Piggybacking on this, if you are buying a starter home and will want to upgrade within five years, an ARM may be a good fit.
Many people don’t consider their actual circumstances and take a fixed rate without giving thought to an ARM, Cohn says. “If you are a first-time homebuyer, newly married, growing a family—those are all reasons in my eyes to take an ARM as your housing needs will change as you go through life.”
“An interest-only option can make ARMs even more attractive for those who are in higher cost-of-living cities on a temporary basis,” says Lauren Anastasio, Certified Financial Planner at SoFi, a personal finance company. “An interest-only ARM typically results in the lowest possible monthly payment during the fixed-rate period and can be a great way for someone to lock-in their monthly housing cost in a location where rental costs tend to increase each year.”
2. Interest rates are low
Adjustable-rate mortgages are a great option in a low or declining interest rate environment, explains Riley Adams, a CPA and senior financial analyst who runs the personal finance blog Young and the Invested. Typically, ARMs anchor to some publicly-available interest rate benchmark (such as LIBOR, Fed Funds rate, prime rate, etc.) and add a defined number of basis points to the overall rate offered to you under the ARM. If your ARM adjusts way higher than what you were paying, you can refinance to another ARM or a fixed-rate mortgage—whichever option saves you the most money. (Though sometimes refinancing can be out of the question if housing prices drop greatly—one of the problems that happened during the 2008 housing crisis)
“Because we have been in a low-rate environment for an extended period of time and this looks likely to continue, going after this lower interest rate would make economic sense due to the interest cost savings,” Adams says.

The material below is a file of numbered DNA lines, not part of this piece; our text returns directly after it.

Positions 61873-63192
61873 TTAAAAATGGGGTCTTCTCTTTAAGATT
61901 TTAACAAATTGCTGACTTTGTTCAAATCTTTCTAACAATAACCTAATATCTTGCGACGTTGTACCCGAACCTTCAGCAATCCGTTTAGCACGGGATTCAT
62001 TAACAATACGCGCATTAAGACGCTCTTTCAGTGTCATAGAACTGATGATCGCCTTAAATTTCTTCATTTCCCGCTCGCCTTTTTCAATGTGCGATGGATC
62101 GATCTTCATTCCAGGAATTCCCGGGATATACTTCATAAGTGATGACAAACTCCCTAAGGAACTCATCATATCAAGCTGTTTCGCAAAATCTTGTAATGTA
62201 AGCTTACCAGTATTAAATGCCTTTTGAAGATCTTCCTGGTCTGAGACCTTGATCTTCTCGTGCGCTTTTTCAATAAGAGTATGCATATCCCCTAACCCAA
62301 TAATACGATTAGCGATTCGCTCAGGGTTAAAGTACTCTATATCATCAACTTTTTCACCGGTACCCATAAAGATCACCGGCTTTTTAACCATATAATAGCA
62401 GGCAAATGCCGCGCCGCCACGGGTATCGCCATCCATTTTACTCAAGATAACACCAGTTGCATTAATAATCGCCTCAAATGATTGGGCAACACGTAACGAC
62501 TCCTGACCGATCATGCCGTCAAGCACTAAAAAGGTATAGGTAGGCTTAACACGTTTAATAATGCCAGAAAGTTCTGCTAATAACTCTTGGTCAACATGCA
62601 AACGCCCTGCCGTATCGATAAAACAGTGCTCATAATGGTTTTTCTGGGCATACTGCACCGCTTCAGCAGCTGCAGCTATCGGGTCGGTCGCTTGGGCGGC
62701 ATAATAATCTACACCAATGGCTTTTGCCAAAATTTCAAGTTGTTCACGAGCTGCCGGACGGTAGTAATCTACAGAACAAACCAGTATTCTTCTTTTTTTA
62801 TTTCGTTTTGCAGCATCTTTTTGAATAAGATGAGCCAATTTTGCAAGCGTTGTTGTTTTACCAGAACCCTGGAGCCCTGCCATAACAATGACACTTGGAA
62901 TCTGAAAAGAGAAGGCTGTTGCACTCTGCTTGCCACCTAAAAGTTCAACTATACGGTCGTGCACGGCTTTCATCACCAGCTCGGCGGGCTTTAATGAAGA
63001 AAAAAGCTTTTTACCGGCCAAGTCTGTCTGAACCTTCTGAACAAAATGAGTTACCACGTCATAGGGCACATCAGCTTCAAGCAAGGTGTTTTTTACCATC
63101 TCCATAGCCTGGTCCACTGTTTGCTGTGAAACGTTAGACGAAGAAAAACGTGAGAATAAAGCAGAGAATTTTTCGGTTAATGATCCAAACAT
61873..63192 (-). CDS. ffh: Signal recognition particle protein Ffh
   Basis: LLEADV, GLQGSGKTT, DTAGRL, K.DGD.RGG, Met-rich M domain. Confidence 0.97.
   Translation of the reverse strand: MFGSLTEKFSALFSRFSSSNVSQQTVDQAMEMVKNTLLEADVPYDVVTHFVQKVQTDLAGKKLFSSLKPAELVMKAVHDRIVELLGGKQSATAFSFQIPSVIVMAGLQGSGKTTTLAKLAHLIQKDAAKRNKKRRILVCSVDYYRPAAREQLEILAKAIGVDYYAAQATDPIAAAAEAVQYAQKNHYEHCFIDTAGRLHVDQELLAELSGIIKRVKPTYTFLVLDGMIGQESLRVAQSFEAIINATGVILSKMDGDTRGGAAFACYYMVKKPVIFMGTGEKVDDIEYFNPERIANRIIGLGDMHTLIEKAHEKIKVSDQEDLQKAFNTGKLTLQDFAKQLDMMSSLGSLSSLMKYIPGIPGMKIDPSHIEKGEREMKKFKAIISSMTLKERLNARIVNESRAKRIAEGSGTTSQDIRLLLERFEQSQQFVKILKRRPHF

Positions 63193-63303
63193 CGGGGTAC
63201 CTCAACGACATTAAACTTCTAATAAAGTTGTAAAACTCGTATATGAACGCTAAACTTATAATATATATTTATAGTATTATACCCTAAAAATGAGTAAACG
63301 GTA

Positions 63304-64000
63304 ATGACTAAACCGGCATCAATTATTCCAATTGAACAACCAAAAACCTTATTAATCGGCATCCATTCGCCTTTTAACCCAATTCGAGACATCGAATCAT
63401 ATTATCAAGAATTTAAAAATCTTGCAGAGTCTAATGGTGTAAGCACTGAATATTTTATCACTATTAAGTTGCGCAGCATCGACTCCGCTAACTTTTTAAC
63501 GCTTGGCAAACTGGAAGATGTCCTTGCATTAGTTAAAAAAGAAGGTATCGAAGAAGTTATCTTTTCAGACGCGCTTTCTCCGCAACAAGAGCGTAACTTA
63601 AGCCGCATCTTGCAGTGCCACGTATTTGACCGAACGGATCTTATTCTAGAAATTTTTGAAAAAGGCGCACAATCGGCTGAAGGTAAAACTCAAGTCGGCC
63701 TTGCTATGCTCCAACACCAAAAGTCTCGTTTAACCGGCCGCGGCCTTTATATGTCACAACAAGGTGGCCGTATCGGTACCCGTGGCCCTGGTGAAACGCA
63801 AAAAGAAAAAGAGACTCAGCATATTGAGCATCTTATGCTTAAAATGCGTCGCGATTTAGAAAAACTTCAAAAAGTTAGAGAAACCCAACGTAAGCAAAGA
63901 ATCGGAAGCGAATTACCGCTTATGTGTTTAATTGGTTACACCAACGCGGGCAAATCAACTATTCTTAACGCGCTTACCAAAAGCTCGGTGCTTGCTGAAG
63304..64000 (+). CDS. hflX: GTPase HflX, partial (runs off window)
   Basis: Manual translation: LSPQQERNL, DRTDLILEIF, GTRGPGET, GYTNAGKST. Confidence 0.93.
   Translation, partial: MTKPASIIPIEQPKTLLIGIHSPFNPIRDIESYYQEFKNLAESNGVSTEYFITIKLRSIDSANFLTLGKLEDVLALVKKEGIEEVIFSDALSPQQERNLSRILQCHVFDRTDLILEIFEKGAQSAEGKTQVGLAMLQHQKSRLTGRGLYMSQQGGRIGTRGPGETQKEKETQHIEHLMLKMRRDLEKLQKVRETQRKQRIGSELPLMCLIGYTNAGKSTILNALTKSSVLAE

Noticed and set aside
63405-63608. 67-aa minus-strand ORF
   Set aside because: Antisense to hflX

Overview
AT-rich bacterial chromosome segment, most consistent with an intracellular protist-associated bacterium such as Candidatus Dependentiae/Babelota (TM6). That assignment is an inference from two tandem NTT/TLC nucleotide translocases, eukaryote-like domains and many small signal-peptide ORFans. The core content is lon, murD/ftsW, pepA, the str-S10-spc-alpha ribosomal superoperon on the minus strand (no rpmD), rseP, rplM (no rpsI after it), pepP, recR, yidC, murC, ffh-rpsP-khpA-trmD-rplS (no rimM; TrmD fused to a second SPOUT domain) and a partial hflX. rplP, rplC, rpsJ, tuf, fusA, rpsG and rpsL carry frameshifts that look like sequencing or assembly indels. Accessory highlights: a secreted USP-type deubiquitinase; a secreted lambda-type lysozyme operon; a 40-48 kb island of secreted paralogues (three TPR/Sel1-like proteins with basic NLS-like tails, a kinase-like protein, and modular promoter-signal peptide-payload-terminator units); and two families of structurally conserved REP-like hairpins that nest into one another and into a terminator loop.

On his previous mortgage, which he took out in July 2011, he went with a 30-year fixed rate and regrets the decision.
“Had I opted for the 5/1 ARM, I would have paid considerably less in interest and ended up with a lower rate were I to refinance,” he says.
3. You plan on paying off your mortgage quickly
An ARM could be a good fit if you plan on paying off the mortgage before the rate adjusts, says Kristopher Barros, marketing strategist at Embrace Home Loans in Middleton, Rhode Island.
“That is a less common scenario for a typical homeowner, but still a good reason to take advantage of the lower rates typically associated with an ARM,” Barros says.
A final note: If you are considering an ARM, be sure to comb over the terms of the fixed period. Most common are 3, 5, 7, and 10 year fixed-period ARMs, says Andy Harris, president of Vantage Mortgage Group, Inc. and member of the Association of Independent Mortgage Experts (AIME). Three-year ARMs are less common and more risky with the unknowns, making the longer-term initial fixed-rate period more attractive, he explains. But, the longer the fixed period, the higher the interest rate generally.
Decisions, decisions! (But, again, before deciding, talk to a home lending advisor about your situation, as McDaniels recommends.)